While your Florida dentist might not be too keen on you using chewing gum for cleaning your teeth, the fact remains that gum can help. It’s much better to be aware of the benefits that chewing gum can offer before using it as your primary method for keeping your teeth clean. This dentist in Florida much prefers if our clients use sugarless gum. Even so, we’d like to let you know about the drawbacks of using gum as a temporary method for cleaning your teeth. In this article, we’ll look at gum from a dentist’s standpoint and tell you the things we grudgingly accept about it, and what we’re not so keen on seeing.
What Is Chewing Gum?
According to The BBC, chewing gum has been around since the stone age and used the Sapodilla tree sap as a base. The liquid was formed into a material known as Chicle, which had a particular temperature profile allowing it to become soft when inside someone’s mouth. In the past, the majority of the world’s chewing gum used to come from Guatemala. Modern chewing gum uses gum bases (which may be artificial or natural) alongside sugar and artificial flavoring to give you the chewy sensation that gum offers.
Dentists always advise our clients to use sugar-free gum. The sugars in gum can be intense and can lead to tooth decay if you consume a lot. Ideally, we’d recommend you choose the gums that have the ADA seal of acceptance on them, as they’re guaranteed to be sugar-free. Sugary gum is always a negative trait to your Florida dentist, but we’re willing to work with your consumption of sugar-free gums. As it turns out, sugar-free gum brings with it a series of attractive benefits.
Gum Chewing Can Help Clean Your Teeth
When you’re done with a meal, the bacteria on your teeth start attacking the leftover bits and pieces of food with acid, which weakens your enamel. That’s how cavities form. The Oral Health Foundation mentions that sugar-free chewing gum can help deal with this acid since it allows the mouth to produce more saliva in response to the chewing action. Additionally, the sticky substance that forms the basis of chewing gum can collect those stray particles of food and remove them from the surface of your teeth, so you don’t have to worry about them leading to cavities.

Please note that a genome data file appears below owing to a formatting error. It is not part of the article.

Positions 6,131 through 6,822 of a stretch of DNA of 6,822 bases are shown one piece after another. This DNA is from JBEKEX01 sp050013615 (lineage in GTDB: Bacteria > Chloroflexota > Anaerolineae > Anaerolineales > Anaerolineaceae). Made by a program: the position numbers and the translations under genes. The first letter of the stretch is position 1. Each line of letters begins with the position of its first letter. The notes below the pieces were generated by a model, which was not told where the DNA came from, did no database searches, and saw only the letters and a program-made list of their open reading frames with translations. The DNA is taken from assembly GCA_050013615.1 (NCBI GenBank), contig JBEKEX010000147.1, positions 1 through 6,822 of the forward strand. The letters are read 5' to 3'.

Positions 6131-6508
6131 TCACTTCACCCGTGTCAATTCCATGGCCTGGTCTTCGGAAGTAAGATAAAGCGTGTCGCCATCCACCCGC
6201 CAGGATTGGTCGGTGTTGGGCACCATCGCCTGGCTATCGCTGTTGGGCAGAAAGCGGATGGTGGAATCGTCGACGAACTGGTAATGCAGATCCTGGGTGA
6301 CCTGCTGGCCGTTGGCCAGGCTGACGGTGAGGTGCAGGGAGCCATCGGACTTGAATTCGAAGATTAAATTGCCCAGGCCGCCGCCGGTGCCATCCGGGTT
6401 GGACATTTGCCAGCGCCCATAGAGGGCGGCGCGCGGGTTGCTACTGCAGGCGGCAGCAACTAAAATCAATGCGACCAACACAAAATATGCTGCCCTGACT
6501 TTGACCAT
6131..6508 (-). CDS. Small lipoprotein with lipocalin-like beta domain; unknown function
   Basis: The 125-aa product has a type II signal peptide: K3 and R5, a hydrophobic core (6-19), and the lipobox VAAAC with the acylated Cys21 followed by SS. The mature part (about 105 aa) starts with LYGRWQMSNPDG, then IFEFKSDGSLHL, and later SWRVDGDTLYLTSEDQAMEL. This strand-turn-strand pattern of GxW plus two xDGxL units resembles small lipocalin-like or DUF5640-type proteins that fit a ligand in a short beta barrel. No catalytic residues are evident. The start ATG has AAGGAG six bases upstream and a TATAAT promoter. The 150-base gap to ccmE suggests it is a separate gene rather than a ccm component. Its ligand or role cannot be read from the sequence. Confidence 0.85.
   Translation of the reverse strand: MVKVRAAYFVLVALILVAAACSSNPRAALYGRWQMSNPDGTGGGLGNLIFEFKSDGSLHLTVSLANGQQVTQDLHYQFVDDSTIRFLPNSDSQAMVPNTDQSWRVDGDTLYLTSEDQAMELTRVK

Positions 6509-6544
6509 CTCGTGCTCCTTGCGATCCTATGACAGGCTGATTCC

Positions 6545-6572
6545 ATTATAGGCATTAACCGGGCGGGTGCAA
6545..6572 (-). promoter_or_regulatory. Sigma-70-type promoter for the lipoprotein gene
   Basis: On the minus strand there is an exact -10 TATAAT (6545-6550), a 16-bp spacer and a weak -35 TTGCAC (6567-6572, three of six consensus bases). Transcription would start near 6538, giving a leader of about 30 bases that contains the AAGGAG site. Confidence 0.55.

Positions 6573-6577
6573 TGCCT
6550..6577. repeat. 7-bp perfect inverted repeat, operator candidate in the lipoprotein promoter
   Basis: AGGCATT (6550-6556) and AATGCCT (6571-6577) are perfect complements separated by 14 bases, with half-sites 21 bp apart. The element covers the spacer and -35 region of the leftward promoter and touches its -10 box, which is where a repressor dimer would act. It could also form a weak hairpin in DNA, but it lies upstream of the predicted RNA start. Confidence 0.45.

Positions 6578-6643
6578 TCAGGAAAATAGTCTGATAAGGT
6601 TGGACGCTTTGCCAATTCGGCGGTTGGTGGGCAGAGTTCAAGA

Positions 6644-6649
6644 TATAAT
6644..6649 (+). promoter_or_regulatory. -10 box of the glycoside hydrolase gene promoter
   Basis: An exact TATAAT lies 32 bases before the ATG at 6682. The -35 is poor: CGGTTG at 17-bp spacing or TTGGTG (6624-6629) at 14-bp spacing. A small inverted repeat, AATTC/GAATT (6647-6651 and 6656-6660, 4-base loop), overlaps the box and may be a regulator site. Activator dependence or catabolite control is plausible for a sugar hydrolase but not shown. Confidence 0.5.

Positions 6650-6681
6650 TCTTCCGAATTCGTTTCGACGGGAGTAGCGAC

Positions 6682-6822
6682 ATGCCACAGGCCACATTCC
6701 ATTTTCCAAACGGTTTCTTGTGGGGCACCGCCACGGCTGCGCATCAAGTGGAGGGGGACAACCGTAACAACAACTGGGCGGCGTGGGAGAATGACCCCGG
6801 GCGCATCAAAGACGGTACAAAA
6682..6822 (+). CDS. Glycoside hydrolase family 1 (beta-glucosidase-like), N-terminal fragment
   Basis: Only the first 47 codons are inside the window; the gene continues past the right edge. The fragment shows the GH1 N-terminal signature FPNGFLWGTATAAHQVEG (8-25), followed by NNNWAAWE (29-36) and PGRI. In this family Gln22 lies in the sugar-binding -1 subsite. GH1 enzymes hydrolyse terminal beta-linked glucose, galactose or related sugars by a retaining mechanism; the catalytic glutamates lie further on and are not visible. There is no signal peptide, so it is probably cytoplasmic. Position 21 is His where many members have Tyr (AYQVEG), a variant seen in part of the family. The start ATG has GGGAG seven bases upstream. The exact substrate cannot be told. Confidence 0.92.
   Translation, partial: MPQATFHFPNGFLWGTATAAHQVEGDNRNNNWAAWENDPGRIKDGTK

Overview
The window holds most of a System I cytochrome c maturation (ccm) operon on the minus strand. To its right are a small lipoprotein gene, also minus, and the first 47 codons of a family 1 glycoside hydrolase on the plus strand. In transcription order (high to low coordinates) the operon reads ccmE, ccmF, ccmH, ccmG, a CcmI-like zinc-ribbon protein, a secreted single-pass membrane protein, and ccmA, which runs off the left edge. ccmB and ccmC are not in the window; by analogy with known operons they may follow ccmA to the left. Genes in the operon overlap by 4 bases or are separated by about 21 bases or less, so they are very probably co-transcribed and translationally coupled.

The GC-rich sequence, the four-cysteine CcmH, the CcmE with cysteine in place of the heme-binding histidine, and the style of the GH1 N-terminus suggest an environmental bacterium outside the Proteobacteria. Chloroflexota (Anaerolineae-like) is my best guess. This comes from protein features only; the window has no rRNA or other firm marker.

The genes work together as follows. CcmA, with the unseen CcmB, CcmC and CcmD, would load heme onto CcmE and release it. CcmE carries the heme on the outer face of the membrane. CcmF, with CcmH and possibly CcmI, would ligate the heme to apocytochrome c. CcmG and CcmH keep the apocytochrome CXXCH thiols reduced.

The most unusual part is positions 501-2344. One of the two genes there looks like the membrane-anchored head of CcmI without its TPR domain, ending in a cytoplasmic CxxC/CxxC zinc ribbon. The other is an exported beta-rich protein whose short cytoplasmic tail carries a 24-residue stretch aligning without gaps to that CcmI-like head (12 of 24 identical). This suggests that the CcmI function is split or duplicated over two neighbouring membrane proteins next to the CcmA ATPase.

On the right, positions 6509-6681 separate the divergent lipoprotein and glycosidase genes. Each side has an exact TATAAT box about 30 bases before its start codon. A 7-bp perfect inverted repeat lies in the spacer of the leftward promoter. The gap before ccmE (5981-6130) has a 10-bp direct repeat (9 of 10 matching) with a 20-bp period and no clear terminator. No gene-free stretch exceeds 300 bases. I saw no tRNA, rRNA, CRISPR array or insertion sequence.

Standard sugar-free chewing gum can also be supplemented with gum that contains a chemical called xylitol. The California Dental Association mentions that xylitol is a natural sugar alcohol that helps prevent cavities and might even help remineralize teeth and repair damage. Xylitol is a unique sugar since bacteria that cause cavities can’t feed on it after you’re done chewing your gum. The lack of sustenance leads to a decreased bacterial count in your mouth and a much healthier mouth overall. Xylitol is a selling point for many gum manufacturers, and they include it on the packaging or ingredient lists. Inspect the gum packet to find out if your sugar-free gum comes with xylitol.
Strengthening Enamel with CPP-ACP
Casein phosphopeptide-amorphous calcium phosphate (CPP-ACP) is a chemical that’s contained within some gums. According to The Journal of Oral Science, CPP-ACP can help repair tooth enamel through remineralization and slow decay by reducing demineralization. Demineralization is a process by which your enamel becomes thinner and more brittle. When teeth lose their mineral content, they become easier to break. CPP-ACP is a solution for dealing with the slow removal of minerals from teeth and can be contained with a chewing gum much the same as xylitol. You can usually spot if a gum has CPP-ACP in it on the ingredient listing or the nutritional information.